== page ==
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How Will the Uptick in Investors Play Out?

As rents soar, investors buy more homes – but a Moody’s Analytics economist says that’s a potential precursor to price declines if they decide it’s time to sell.

NEW YORK – Single-family landlords eager to profit from soaring rents in the U.S. have stepped up their purchases of houses.

Deals by investors – including a smaller portion of flippers – helped push up prices more than 20% on average, squeezing out normal buyers, according to an analysis by Mark Zandi, chief economist for Moody’s Analytics.

Investors accounted for 26% of single-family purchases in the third quarter, up from 15% a year earlier, the study shows.

Hurting affordability

The cities with the biggest surges in investor buying – Atlanta; Jacksonville, Florida; Phoenix; Charlotte, North Carolina; and Las Vegas – have also had some of the biggest price gains, said Zandi, whose analysis included data from CoreLogic.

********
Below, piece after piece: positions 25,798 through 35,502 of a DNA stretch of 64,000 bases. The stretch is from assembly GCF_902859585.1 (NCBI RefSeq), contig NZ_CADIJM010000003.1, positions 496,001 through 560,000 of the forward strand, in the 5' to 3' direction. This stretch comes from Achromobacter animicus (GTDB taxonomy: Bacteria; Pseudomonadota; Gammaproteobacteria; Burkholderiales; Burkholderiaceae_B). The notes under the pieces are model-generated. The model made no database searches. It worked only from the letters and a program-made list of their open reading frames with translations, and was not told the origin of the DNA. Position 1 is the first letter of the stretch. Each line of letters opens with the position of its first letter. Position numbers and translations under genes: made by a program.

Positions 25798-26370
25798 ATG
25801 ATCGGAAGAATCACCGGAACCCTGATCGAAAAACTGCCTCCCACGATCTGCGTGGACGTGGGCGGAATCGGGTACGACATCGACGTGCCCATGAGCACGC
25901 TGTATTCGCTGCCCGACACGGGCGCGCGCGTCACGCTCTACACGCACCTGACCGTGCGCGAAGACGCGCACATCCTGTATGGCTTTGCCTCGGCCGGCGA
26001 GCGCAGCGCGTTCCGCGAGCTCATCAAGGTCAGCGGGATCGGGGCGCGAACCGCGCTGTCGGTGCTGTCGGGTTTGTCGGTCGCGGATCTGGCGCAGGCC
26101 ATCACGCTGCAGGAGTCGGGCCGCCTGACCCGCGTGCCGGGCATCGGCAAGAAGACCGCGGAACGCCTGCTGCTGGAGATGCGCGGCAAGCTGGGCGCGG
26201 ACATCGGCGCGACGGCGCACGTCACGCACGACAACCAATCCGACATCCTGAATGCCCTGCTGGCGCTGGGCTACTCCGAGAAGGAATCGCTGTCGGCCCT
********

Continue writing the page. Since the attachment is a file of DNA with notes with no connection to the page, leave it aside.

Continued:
Investors from mom-and-pop landlords to Wall Street firms are rushing to buy houses that can command premium rents. They’re chasing the same affordable properties that first-time buyers dependent on mortgages are also competing for. And in a market starved of inventory, cash wins.

“Purchases by typical buyers have not risen appreciably,” Zandi said. “But it has risen a lot for investors. The biggest increase is for large investors.”

Deals by institutional investors tripled from a year earlier to 97,684 in the third quarter, according to Zandi. Traditional buyer purchases fell slightly to 1.14 million. A third of the investor purchases involved flippers, down from a half a year earlier.

If investors lose interest, the housing market in areas where they were most active would be vulnerable to price declines, Zandi said. Already, mortgage rates are beginning to rise, making homes more unaffordable for typical buyers.

“This is not a healthy market,” he said. “It feels like it is getting very stretched. Investors will buy until it no longer pencils out. Then what happens with prices?”

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